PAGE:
Wednesday, February 27, 2013

I'm Pretty Sure That's Not Correct

I have a trick for keeping a pretty good report with most of my ER patients by responding to the really off the wall shit the way they taught us to talk to psych patients in nursing school.  Basically, no matter what someone says, I just nod with wide eyes like I understand and am taking everything in, and then I basically reword what they just said and ask if I understand correctly.  This is also pretty much how I dealt with all the complaints as a charge nurse, except add "I'm sorry that happened to you" on at the end.  Anyway, I pretty much always manage to listen and act like what people are saying is totally run-of-the-mill and not crazy. 
But the other day,  I'm triaging this girl with a totally unrelated, non-life-threatening complaint when she just mentions in passing, "Oh yeah, and I think I like, died last night." So I kind of look askance at her baby-daddy who's with her, and he's like, "Oh, uh huh, yeah, she like, wasn't waking up, so I called my mom, and she came over, and she did CPR, and she woke up."
I physically could not bring myself to nod.  Like word vomit, I just blurted out, "Um, wait, TIME OUT. So, last night, you DIED, and YOUR girlfriend was just laying there DEAD until however long it took you to call your mom and for her to come to your house, and then after being dead for 15 minutes, you just woke up, but didn't think it necessary to seek medical attention for this until nearly 24 hours later while being seen for something completely different and less serious?"
Both of them just stared at me blankly.  
I mean.  Look, if we're going to have disclaimers to not eat the pellets that come in your shoes or not to try the stunts seen in commercials and warnings not to smoke around gasoline, maybe the TV shows where people get CPR for a bit and then hop up and stroll along their merry way need to put warnings at the bottom of the screen that read DISCLAIMER: THIS IS NOT HOW CPR ACTUALLY WORKS PLEASE CALL 911 IF YOU HAVE ZERO TRAINING IN CPR.   Because apparently the shoe pellet eaters are out there somewhere, performing CPR on their deep sleeping family members.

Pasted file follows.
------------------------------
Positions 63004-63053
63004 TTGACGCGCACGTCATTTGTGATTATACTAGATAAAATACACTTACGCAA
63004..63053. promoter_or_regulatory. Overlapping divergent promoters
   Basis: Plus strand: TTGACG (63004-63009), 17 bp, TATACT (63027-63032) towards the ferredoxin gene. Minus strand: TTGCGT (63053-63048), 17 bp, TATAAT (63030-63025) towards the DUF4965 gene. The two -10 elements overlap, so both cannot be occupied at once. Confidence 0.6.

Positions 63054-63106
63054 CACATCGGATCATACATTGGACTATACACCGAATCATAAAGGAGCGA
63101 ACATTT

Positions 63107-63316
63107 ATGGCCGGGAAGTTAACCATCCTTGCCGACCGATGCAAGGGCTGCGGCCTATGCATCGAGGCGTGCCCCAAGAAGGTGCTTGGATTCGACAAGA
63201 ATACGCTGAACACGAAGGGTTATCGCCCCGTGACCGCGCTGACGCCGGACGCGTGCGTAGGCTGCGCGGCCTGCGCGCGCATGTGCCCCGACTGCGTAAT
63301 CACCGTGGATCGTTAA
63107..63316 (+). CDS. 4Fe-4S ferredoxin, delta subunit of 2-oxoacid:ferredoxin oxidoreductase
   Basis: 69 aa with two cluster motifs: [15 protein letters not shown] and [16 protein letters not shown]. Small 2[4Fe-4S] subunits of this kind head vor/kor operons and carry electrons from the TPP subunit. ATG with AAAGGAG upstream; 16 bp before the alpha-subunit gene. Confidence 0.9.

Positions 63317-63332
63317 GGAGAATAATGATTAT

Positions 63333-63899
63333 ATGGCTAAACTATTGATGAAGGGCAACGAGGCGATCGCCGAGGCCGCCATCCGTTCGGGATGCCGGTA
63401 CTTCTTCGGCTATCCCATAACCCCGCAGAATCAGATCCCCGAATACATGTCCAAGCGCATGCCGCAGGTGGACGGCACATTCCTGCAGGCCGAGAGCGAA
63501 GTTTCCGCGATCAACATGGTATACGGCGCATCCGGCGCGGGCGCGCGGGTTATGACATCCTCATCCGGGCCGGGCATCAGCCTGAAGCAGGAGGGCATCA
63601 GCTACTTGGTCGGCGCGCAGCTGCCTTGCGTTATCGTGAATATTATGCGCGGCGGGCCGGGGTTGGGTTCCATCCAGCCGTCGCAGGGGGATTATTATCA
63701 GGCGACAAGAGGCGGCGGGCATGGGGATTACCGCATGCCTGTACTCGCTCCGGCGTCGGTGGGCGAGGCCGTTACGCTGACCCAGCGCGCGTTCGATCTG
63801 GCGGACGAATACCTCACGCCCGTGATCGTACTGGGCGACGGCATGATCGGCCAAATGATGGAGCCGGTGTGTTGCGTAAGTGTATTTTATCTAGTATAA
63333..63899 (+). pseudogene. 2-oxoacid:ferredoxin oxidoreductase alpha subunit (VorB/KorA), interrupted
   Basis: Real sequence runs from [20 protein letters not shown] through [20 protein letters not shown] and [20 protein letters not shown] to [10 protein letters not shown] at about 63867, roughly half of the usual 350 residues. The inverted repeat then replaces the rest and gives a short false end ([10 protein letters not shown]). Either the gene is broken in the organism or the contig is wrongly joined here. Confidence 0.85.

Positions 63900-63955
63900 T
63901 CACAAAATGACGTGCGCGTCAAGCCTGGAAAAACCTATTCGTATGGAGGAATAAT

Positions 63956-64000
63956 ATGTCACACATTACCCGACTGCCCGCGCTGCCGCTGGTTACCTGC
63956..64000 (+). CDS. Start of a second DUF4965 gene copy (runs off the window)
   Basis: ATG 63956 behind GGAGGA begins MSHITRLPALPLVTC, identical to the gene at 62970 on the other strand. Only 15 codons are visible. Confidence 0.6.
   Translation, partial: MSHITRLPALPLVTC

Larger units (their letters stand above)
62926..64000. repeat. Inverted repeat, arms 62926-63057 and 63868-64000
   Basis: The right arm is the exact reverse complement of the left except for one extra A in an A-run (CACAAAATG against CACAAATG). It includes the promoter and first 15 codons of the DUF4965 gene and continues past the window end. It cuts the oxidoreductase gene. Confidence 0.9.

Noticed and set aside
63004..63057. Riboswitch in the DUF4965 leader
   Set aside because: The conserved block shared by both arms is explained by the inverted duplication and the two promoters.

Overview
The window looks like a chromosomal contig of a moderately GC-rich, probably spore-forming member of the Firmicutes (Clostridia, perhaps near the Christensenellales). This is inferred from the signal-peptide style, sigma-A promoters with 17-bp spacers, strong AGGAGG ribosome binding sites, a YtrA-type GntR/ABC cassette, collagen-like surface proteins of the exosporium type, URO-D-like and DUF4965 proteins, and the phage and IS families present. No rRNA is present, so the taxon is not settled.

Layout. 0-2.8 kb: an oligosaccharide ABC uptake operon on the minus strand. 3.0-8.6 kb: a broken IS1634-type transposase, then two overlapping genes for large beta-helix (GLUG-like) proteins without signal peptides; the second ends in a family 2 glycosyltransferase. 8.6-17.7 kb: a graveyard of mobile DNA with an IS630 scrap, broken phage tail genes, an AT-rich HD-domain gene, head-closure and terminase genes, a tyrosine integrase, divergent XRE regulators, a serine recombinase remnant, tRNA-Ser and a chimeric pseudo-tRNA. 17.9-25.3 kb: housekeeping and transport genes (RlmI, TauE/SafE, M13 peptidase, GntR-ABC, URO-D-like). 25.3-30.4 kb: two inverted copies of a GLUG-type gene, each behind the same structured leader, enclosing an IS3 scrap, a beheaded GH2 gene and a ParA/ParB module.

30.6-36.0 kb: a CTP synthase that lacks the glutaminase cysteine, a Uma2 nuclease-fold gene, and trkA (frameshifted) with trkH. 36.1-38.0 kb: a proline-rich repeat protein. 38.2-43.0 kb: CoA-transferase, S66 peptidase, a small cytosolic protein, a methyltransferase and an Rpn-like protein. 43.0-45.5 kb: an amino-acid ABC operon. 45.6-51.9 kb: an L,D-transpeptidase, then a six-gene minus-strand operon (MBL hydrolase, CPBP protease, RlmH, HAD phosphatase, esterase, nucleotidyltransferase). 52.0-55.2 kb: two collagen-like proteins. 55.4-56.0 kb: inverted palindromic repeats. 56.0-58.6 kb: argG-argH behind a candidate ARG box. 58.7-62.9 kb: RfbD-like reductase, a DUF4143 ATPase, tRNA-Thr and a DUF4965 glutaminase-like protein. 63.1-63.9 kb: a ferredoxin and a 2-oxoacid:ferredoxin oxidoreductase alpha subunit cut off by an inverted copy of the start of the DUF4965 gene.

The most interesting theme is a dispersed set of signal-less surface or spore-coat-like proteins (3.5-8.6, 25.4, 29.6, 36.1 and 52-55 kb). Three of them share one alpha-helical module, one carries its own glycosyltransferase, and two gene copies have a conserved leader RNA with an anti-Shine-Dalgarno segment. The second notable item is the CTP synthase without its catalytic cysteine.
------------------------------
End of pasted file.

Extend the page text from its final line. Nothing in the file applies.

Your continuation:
1. That subtle difference between REM and death gets me every time.

  2. That is how I talk to many of my newer ESL patients.
    "No matter what they say, I just nod with wide eyes like I understand and taking everything in, and then I basically reword what they just said and ask if I understand correctly"

  3. Shoe pellets? Since when did shoes come with pellets?

    1. The stuff that sucks up the moisture and keeps the product dry? Comes in little sachets and pops up randomly in several products.

  4. You can't make this sh*t up, lol

  5. Oh my god. I can't stop laughing at the mental image of a patient eating shoe pellets, going to sleep, and then miraculously waking up thanks to some excellent 100 bpm CPR. Because that works. Every time.

  6. I think I've taken care of her cousin. Teenager girl passes out on school bus greater than 24 hours prior to presention. Mom, who is "finally taking charge here" (her words), brings girl in for eval of said passing out and chest pain. Description of passing out sounds like girl was horsing around and got wind knocked out of her when bus went over a large bump. Mom then describes bus driver doing cpr for unknown length of time. Bus driver apparently revives girl, calls prinicpal to inform of situation, and finishes route. Not one person calls 911 because none of those teenagers have a cellphone or anything and the us driver didn't either. Mom didn't feel the need to bring girl in immediately upon hearing what hapened either. And the kicker is the girl states "I was telling them to stop because them pushing on me hurt." Motrin, chest xray, lecture was my workup.

  7. My supervisors keep telling me "you can't fix stupid".

    I keep telling them if they'd let me get a big enough hammer, I could do miracles.

    But special snowflakes like this are why I loooooove e-charting. I type the stories in word for word.
    The thought that eventually, every care-provider they see will be able to access the description of this kind of stuff means they might as well walk up to triage everywhere and start out with "My name is Joe, and I suffer from hyperactive stupidity disorder."

  8. This story was a great way to start the day.